What does music have to say about modernity? How can this apparently unworldly art tell us anything about modern life? In Out of Time, author Julian Johnson begins from the idea that it can, arguing that music renders an account of modernity from the inside, a history not of events but of sensibility, an archaeology of experience. If music is better understood from this broad perspective, our idea of modernity itself is also enriched by the specific insights of music. The result is a rehearing of modernity and a rethinking of music - an account that challenges ideas of linear progress and reconsiders the common concerns of music, old and new. If all music since 1600 is modern music, the similarities between Monteverdi and Schoenberg, Bach and Stravinsky, or Beethoven and Boulez, become far more significant than their obvious differences. Johnson elaborates this idea in relation to three related areas of experience - temporality, history and memory; space, place and technology; language, the body, and sound. Criss-crossing four centuries of Western culture, he moves between close readings of diverse musical examples (from the madrigal to electronic music) and drawing on the history of science and technology, literature, art, philosophy, and geography. Against the grain of chronology and the usual divisions of music history, Johnson proposes profound connections between musical works from quite different times and places. The multiple lines of the resulting map, similar to those of the London Underground, produce a bewildering network of plural connections, joining Stockhausen to Galileo, music printing to sound recording, the industrial revolution to motivic development, steam trains to waltzes. A significant and groundbreaking work, Out of Time is essential reading for anyone interested in the history of music and modernity.

Composing the Canon in the German Democratic Republic

Narratives of Nineteenth-Century Music

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Author: Elaine Kelly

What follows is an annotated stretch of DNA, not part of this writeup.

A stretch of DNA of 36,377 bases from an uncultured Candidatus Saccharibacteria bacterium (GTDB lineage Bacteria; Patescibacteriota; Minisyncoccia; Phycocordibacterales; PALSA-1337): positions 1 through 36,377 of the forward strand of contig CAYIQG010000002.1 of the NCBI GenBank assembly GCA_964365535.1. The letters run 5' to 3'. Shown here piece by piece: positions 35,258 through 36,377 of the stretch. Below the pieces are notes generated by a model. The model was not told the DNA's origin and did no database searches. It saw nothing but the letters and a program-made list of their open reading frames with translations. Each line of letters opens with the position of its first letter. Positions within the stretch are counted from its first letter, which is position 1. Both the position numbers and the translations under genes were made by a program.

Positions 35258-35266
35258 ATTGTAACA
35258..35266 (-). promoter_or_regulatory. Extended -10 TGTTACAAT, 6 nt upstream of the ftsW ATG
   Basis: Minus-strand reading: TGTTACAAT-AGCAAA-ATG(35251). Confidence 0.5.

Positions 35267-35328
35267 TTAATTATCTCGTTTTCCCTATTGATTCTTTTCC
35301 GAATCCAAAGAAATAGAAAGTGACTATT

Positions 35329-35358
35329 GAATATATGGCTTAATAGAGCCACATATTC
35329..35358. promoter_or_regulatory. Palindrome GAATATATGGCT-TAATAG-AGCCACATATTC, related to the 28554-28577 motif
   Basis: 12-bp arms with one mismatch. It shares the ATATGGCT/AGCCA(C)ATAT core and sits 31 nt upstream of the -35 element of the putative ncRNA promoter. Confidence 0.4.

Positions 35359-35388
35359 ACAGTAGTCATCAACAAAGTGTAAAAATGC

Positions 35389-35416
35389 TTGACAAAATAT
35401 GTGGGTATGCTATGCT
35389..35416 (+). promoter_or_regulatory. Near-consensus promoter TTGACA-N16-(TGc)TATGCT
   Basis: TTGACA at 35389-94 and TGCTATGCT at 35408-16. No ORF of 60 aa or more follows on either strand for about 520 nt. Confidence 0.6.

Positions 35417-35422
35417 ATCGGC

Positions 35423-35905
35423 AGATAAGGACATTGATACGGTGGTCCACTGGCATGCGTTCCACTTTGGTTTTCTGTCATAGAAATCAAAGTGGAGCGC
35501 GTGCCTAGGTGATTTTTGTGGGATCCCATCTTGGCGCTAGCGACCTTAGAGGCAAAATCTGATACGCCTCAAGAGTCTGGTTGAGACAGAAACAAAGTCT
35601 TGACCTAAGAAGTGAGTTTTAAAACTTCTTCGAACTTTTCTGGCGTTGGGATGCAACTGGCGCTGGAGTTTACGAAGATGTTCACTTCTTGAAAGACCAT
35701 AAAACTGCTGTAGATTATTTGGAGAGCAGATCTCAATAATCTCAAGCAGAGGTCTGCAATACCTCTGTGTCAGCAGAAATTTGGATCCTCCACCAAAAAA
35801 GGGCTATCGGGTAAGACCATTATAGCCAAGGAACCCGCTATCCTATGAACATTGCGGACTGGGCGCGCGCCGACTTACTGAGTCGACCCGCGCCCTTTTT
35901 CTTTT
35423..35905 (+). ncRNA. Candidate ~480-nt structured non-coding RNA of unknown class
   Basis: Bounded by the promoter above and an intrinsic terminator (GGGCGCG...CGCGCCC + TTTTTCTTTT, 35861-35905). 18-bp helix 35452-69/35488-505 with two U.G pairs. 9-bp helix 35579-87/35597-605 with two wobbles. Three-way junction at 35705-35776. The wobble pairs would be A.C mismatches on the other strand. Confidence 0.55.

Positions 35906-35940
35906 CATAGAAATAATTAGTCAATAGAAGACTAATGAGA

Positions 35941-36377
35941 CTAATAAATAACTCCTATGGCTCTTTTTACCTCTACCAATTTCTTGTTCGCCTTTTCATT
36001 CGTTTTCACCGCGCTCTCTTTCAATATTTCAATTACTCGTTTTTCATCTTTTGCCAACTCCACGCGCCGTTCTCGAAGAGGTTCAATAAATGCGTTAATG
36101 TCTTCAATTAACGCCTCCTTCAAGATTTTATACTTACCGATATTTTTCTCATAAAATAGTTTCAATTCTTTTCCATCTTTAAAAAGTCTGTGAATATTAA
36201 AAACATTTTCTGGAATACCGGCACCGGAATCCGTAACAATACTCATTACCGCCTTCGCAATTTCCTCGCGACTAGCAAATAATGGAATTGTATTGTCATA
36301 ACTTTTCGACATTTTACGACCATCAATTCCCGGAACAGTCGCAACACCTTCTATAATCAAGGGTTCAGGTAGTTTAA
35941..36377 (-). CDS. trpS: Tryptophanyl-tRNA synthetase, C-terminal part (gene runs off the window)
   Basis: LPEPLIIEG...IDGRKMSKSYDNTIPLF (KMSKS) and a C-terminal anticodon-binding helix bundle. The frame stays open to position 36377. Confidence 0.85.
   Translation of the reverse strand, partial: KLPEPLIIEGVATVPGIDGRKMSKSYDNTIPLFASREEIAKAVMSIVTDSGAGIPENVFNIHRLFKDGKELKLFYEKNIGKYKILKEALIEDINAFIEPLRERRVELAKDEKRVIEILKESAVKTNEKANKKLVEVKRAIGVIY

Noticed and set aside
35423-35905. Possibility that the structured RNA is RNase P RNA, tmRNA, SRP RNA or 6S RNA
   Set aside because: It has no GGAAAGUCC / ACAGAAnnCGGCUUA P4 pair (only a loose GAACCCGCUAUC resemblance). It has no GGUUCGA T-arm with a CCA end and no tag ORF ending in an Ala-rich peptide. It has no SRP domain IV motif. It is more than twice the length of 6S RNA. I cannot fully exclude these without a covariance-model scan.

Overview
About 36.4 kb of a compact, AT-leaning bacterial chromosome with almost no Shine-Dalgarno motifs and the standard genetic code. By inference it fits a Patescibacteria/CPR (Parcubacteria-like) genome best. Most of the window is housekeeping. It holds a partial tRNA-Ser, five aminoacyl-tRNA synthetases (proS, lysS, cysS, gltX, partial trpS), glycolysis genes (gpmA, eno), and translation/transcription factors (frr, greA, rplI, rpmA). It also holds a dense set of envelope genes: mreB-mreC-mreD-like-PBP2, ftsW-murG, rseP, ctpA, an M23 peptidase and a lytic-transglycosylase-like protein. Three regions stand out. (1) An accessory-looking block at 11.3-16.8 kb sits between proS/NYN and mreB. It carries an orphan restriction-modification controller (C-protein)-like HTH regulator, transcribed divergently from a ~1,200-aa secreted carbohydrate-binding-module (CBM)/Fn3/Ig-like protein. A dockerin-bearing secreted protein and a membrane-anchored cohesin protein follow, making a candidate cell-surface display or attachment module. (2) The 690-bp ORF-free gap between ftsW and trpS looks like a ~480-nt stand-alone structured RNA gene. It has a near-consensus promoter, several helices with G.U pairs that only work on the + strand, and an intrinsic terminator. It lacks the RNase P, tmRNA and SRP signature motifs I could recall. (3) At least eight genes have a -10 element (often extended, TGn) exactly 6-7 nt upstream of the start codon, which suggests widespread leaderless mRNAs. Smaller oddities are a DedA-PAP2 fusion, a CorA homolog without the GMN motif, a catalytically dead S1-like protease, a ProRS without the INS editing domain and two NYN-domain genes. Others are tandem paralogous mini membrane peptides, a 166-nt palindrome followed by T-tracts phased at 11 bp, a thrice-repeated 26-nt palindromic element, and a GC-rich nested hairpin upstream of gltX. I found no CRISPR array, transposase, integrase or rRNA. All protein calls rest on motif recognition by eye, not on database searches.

Publisher: Oxford University Press

ISBN: 0199395187

Category: Music

Page: 240

View: 7806

When the German Democratic Republic (GDR) was founded in 1949, its leaders did not position it as a new state. Instead, they represented East German socialism as the culmination of all that was positive in Germany's past. The GDR was heralded as the second German Enlightenment, a society in which the rational ideals of progress, Bildung, and revolution that had first come to fruition with Goethe and Beethoven would finally achieve their apotheosis. Central to this founding myth was the Germanic musical heritage. Just as the canon had defined the idea of the German nation in the nineteenth-century, so in the GDR it contributed to the act of imagining the collective socialist state. Composing the Canon in the German Democratic Republic uses the reception of the Germanic musical heritage to chart the changing landscape of musical culture in the German Democratic Republic. Author Elaine Kelly demonstrates the nuances of musical thought in the state, revealing a model of societal ascent and decline that has implications that reach far beyond studies of the GDR itself. The first book-length study in English devoted to music in the GDR, Composing the Canon in the German Democratic Republic is a seminal text for scholars of music in the Cold War and in Germany more widely.

On Russian Music

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Author: Richard Taruskin

Publisher: Univ of California Press

ISBN: 0520942809

Category: Music

Page: 416

View: 2463

Over the past four decades, Richard Taruskin's publications have redefined the field of Russian-music study. This volume gathers thirty-six essays on composers ranging from Bortnyansky in the eighteenth century to Tarnopolsky in the twenty-first, as well as all of the famous names in between. Some of these pieces, like the ones on Chaikovsky's alleged suicide and on the interpretation of Shostakovich's legacy, have won fame in their own right as decisive contributions to some of the most significant debates in contemporary musicology. An extensive introduction lays out the main issues and a justification of Taruskin's approach, seen both in the light of his intellectual development and in that of the changing intellectual environment, which has been particularly marked by the end of the cold war in Europe.